"What do you want to be?" (#ServeOrphansWell)
by Rey Diaz
Posted on Tuesday, November 15, 2016
Posted on Tuesday, November 15, 2016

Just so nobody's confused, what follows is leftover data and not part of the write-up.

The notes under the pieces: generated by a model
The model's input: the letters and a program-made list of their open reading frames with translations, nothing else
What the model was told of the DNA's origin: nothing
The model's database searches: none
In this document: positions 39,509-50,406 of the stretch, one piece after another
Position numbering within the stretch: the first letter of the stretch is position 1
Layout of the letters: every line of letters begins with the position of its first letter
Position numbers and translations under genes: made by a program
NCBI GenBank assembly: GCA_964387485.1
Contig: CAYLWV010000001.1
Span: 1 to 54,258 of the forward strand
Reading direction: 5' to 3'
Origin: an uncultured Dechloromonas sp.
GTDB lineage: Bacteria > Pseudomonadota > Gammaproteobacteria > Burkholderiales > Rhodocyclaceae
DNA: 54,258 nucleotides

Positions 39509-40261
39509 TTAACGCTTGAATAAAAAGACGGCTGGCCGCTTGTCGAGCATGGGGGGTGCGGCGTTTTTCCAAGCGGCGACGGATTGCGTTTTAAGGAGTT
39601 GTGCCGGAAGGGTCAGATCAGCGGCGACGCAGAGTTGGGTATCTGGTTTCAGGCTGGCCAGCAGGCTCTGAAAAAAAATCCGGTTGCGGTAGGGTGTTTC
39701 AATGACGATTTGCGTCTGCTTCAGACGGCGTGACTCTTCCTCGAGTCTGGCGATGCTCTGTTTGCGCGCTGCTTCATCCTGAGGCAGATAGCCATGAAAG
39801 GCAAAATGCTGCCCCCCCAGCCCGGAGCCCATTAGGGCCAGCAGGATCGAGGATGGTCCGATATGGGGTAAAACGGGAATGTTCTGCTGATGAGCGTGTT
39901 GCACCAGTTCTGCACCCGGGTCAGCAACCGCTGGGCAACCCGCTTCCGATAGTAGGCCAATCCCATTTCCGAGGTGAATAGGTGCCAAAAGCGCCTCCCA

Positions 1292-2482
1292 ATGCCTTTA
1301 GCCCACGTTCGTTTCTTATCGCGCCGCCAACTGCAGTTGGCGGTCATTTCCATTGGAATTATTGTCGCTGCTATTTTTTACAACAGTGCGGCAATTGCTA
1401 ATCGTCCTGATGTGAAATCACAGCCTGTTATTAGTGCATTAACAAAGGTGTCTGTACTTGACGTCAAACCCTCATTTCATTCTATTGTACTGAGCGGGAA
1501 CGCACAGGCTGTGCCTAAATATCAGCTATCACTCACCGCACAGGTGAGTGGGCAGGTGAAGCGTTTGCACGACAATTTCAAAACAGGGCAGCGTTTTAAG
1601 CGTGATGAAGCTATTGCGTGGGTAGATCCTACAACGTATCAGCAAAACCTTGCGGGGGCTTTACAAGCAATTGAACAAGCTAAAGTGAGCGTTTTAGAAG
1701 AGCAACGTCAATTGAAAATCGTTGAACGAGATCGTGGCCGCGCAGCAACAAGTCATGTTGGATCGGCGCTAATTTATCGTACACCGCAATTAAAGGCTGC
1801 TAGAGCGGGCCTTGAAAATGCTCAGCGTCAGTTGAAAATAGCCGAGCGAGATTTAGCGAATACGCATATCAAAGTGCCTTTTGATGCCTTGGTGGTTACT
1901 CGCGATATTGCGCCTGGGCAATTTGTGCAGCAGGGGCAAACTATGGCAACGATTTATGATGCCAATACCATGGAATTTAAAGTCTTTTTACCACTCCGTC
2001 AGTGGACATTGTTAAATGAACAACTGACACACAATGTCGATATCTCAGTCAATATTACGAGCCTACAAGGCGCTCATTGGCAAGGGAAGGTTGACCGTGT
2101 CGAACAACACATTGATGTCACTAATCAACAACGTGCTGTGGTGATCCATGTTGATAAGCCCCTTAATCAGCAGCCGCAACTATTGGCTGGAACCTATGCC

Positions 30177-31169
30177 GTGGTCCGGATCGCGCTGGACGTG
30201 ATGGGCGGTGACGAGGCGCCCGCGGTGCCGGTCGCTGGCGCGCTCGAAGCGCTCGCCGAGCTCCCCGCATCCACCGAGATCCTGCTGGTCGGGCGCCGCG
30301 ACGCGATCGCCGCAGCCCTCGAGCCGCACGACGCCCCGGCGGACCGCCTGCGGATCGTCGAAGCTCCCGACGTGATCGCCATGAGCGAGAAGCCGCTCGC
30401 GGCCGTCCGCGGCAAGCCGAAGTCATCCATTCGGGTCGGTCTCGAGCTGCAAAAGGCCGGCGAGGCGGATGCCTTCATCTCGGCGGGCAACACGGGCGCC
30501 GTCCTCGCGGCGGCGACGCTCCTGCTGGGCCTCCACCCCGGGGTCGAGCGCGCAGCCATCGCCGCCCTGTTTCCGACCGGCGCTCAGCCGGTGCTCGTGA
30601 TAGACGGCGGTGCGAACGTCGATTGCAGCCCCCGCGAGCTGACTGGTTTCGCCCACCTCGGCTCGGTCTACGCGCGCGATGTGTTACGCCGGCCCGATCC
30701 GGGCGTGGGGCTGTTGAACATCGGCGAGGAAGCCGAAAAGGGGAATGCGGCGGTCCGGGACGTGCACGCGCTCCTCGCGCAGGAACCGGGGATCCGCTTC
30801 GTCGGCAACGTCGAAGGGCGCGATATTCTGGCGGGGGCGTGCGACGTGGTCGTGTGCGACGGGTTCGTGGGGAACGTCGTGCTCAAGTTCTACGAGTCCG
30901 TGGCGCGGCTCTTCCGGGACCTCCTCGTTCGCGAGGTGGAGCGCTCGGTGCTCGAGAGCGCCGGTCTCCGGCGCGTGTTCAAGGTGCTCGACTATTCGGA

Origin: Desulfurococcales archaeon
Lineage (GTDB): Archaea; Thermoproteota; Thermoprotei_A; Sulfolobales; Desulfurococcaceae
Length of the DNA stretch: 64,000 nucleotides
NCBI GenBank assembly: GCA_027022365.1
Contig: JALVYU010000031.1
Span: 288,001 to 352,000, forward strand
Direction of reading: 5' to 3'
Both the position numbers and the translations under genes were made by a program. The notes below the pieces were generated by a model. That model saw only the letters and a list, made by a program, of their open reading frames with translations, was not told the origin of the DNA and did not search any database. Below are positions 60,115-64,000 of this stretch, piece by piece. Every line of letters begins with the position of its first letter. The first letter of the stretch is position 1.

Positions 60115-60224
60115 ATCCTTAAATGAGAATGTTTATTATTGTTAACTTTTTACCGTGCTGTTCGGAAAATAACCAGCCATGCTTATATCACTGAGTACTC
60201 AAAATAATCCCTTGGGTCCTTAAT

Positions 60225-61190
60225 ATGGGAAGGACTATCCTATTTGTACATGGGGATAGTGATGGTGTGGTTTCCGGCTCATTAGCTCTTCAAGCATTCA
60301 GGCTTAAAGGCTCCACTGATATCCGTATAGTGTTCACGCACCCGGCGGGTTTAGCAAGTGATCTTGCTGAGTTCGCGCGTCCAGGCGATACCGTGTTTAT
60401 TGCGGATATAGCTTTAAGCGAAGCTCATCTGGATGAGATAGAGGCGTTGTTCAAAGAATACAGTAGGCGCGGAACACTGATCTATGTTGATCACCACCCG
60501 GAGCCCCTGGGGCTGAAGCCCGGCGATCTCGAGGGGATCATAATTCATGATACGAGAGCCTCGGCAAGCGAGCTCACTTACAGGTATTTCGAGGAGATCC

Education improves food securityEducation reduces malnutritionEducation improves standards of healthEducation reduces spread of communicable diseasesEducation improves gender equalityEducation prevents sexual abuseThe first boy I ever met at the Tegucigalpa garbage dump was Rene. I asked him what he wanted to be and he answered “a garbage truck driver.” I was struck. It was the first time I had heard that answer. I asked why and he replied “because then I can leave this garbage dump.” Since that day God has done a miracle in his life and Rene, despite all odds, has shown grit and tenacity like no one I have ever met. Today he is at the university study computer sciences. Education has opened up the doors for him so that he doesn’t have to continue scavenging through the garbage.Education is at the core of what we at Orphan Outreach offer when serving orphans and vulnerable children. Christ centered education. We do not settle for simply enrolling children into schools because many have found that poor education is just as detrimental as no education. We place a heavy emphasis on quality education.We have a focus on education for girls beyond 6th grade. There is a steep decline in attendance in middle and high school for girls, especially in rural areas. Middle school girls were recently asked what they wanted to be when they grew up, and even they struggled to find answers. For most of them, the expectation is marriage when most girls in the United States are going on their first dates, and a life that focuses on tending to the home. Yet we know that educated girls and women tend to be healthier, have fewer children, earn more income and provide better health care for themselves and their future children. These benefits also are transmitted from generation to generation and across communities at large.We also work with children who have special needs. In many countries, discrimination, social attitudes, poverty, lack of political will, and poor quality of human and material resources leave children with disabilities more vulnerable to being excluded from education. It is essential that societies adapt their education systems to ensure that these children can enjoy their basic human right without discrimination of any kind.Irene, the founder of the Down Syndrome School in Guatemala City is changing culture for children with special needs. She and her husband sold their home to start the school years ago, and they have been committed to providing accessible education and life skills training to children and their families. She says, “This school is a welcoming place for the children. Some can communicate well, and some have significant challenges. But they understand each other, help each other, love each other. God has allowed us to be part of a good future for the children.”Elizabeth, the social worker at ACK Madeleine School in Bungoma, Kenya, says she’s watching the children at her school be transformed through the power of Christ-centered education. And she knows the changes happening now will impact lives long into adulthood. Her words are an encouragement to me.“Our children are very good advocates to their families, and parents come back to me and share what they have learned. And that makes me happy. And I want this place to be even more comfortable for everyone who gathers here. I see a place flying high above the standard here – a place where children are proud and lives are changed and our community is changed because of it. Oh, and in my dream, these children learn and grow and then come back to be a great help to their own parents. They become business leaders, and they become teachers. They uplift the lifestyle at home of their families, making homes safer and improving the environment and ensuring safety.”In Ezekiel 22:30, God said he looked for someone to stand in the gap, but could not find anyone. That is not the case today. If God were to look for people willing to stand in the gap for the orphans and vulnerable children we serve in the seven different countries, he would find a dedicated community of Christians who are standing for these children. In each country, Orphan Outreach partners with national ministries, coming alongside to help support the physical, emotional, spiritual, and educational needs of the vulnerable. And we know that as we stand in the gap for these kids, more and more of their dreams and God’s plans for their lives will become a reality.